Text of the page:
Scotland’s meat wholesalers have welcomed the absence of manifesto proposals by any of the main political parties to cut livestock numbers as a “welcome boost” to the processing sector.
In an assessment of the merits of the political parties ahead of next week’s Scottish parliamentary elections, Scottish Association of Meat Wholesalers (SAMW) executive manager Martin Morgan said his sector had “feared the worst”.
“The national herd has stagnated for too long and the measures they intend to adopt to re-invigorate production to enhance the sector’s sustainability are worthy of all our support,” he concluded.
Focusing first on the SNP, Mr Moran said the highlights of their manifesto included the already well sign-posted gradual reform of farm support towards an outcome-based payments system and increased involvement from farmers in setting new policy frameworks and delivery structures.
He added: “They have pulled a couple of rabbits out of the hat, however, by promising a new Scottish food body, focusing on marketing and promotion, as well committing to setting up a single veterinary fields service agency.
“This caught my eye as SAMW has long advocated such a body. It would allow the creation of farm-to-fork inspection and a monitoring regime to supplement current quality assurance protocols.
“Streamlining the deployment of vets is long overdue with such a move helping to maximise their professional expertise and, importantly, take cost out of the current Food Standards Scotland delivery model which is hampered by inter-agency boundaries and differing priorities.”
Turning to the Scottish Conservatives, Mr Moran pointed out that until being usurped by the SNP in 2007, the rural vote was largely the preserve of the Tories.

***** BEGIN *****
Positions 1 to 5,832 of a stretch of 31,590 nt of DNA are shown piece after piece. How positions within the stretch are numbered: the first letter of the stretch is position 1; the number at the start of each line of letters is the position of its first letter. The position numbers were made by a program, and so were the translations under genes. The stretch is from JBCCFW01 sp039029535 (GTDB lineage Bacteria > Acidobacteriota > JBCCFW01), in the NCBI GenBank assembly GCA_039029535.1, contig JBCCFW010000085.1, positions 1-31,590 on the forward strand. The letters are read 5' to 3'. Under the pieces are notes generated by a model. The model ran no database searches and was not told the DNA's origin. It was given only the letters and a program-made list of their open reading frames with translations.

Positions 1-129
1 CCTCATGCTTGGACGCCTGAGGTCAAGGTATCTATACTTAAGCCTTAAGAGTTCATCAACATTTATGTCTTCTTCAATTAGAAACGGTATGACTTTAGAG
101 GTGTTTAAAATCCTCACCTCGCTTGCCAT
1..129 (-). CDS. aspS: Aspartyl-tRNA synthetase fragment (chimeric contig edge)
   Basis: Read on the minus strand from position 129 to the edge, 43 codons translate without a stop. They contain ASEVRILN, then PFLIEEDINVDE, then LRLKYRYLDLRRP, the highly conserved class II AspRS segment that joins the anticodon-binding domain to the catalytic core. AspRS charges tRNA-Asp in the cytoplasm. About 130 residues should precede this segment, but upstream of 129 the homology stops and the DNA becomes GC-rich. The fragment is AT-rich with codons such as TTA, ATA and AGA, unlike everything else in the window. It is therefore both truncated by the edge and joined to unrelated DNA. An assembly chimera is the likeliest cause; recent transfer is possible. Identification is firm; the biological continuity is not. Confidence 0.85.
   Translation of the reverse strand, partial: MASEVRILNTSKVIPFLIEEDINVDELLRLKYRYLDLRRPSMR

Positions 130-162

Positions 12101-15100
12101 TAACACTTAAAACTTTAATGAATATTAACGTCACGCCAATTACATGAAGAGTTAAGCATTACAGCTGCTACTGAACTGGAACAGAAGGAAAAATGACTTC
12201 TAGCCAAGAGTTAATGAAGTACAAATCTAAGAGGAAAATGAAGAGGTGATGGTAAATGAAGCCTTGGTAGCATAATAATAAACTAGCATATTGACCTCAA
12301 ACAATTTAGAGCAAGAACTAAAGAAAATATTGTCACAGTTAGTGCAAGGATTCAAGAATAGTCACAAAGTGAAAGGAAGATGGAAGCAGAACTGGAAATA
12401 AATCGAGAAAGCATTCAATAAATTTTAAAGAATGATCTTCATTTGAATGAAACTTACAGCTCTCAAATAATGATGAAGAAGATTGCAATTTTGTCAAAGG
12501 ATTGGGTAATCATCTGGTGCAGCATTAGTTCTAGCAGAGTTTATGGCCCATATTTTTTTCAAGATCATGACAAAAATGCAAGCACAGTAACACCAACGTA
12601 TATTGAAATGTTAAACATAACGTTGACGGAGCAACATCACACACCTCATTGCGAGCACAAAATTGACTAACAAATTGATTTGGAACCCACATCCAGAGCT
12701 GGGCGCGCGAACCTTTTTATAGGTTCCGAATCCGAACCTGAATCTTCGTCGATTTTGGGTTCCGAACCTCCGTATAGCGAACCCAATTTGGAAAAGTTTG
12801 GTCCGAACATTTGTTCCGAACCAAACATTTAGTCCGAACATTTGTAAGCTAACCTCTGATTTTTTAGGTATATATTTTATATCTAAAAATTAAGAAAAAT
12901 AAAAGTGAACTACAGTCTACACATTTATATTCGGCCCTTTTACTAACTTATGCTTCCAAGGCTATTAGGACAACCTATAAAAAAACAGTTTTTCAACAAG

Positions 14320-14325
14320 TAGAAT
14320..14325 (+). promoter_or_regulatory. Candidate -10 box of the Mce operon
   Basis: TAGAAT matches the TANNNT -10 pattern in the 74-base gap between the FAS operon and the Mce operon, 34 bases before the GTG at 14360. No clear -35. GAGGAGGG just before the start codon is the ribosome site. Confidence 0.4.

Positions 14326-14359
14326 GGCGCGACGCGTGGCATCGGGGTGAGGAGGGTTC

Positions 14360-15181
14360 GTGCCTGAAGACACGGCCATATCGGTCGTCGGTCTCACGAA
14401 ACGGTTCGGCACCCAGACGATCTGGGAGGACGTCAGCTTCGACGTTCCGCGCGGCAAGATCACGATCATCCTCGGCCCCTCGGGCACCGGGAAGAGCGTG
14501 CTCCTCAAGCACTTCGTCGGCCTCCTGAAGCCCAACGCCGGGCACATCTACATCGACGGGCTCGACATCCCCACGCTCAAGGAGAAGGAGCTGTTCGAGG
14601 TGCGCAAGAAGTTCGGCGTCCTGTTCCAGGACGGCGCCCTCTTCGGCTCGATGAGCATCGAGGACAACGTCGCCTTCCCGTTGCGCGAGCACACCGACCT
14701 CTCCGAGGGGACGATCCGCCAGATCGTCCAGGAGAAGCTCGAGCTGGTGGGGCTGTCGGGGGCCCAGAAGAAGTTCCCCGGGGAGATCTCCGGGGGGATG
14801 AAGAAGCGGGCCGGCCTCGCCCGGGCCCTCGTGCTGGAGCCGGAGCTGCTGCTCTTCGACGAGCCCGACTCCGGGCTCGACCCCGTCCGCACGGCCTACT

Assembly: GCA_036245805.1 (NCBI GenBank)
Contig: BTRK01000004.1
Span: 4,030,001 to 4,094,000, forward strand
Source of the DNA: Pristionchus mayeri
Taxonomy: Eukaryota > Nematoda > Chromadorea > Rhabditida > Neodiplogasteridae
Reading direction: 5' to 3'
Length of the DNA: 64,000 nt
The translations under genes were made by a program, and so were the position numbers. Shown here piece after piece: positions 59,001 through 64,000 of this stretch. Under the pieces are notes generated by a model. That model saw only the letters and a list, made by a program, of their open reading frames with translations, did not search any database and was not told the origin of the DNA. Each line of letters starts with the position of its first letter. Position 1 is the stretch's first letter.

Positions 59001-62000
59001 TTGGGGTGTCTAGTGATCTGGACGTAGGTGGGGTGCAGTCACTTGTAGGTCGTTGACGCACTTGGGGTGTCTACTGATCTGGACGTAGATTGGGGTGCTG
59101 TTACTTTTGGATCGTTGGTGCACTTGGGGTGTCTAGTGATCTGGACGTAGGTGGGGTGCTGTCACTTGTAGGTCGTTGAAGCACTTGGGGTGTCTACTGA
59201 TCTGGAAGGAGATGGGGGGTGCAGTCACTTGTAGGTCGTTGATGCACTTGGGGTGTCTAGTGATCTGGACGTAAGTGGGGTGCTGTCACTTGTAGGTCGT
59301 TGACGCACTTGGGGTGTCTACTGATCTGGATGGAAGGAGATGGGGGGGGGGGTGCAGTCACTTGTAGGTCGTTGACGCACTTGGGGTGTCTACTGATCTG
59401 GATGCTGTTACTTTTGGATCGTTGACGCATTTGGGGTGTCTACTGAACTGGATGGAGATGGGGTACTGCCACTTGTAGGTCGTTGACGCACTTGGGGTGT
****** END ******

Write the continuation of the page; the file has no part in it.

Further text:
He added: “In seeking to fight back, this year’s main farm feature is to produce (within 100 days of the election) a future agriculture policy blueprint. There are also plans for new support for young farmers and new entrants, efforts to boost demand for Scottish produce and a new National Food Strategy.”
In his assessment of the Greens manifesto, Mr Moran focused on the party’s pledge to revamp direct support for livestock farming, with qualifying conditions and targets for farmers to meet.
“There will also be compulsory farm audits, a new Food National Bill based on the health, social and environmental impacts of food, a strong focus on organic and local produce procurement by public bodies and a statutory ‘Right to Food Act’; all overseen by a Food Commission.” he said.
“Having helped the SNP push through legislation in the last Parliament, it’s not inconceivable that the Greens could again be the backroom power brokers after the election.”
Mr Moran highlighted the Scottish Liberal Democrats promise for a more rapid reform of the farm payments system than that proposed by the SNP.
“The Lib Dems will also introduce their own Good Food Nation bill to help the sector become more resilient through greater public procurement, supporting youngsters to get into farming and helping to reduce livestock emissions,” he said.
Turning to Scottish Labour, Mr Moran said the party had policies designed to attract rural dwellers and ensure farm payments support sustainable land use.
He added: “They will also offer clarity to farmers and crofters to maintain current funding until 2024, after which a new scheme will be created to address the climate crisis.”